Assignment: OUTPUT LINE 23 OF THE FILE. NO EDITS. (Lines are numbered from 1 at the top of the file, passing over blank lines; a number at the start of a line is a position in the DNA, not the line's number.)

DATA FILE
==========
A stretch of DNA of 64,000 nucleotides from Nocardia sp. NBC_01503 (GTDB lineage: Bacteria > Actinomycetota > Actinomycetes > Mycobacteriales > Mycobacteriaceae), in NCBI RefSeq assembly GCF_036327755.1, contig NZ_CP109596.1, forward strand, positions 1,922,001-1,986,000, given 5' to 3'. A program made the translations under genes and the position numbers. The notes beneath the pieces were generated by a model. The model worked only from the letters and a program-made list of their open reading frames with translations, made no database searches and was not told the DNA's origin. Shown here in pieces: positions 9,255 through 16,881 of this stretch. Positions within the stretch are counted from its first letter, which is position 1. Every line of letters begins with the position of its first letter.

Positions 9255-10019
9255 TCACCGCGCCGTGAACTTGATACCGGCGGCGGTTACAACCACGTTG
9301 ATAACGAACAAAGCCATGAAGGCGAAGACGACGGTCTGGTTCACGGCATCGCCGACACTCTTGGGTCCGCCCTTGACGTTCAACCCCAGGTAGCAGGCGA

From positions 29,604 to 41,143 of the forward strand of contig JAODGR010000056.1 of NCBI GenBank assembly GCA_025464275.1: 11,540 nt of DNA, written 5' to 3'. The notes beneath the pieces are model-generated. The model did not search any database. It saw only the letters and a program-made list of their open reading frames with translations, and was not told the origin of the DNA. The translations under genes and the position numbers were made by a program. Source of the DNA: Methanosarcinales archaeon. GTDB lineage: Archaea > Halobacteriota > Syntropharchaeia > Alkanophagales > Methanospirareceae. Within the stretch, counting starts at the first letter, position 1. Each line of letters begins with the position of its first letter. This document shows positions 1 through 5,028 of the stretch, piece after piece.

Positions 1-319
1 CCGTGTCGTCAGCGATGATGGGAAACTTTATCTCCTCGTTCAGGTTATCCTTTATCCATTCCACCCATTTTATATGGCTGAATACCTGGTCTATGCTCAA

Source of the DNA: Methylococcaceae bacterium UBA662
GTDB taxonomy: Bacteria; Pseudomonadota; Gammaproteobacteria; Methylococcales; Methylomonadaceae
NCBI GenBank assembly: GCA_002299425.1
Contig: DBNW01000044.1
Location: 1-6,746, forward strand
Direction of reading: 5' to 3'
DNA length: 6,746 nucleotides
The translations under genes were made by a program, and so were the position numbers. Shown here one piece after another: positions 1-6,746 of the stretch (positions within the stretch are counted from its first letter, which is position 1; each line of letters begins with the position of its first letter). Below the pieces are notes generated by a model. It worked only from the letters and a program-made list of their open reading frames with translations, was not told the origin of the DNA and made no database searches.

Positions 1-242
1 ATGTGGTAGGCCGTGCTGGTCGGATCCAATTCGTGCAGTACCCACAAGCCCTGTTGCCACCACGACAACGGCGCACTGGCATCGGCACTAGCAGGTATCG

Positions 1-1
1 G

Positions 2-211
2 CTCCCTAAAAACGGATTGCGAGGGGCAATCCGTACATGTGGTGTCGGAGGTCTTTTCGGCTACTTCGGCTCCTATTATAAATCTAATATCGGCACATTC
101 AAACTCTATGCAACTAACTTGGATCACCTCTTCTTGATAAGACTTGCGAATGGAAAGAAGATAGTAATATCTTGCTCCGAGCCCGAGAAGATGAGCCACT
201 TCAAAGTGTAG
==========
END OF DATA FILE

201 TCAAAGTGTAG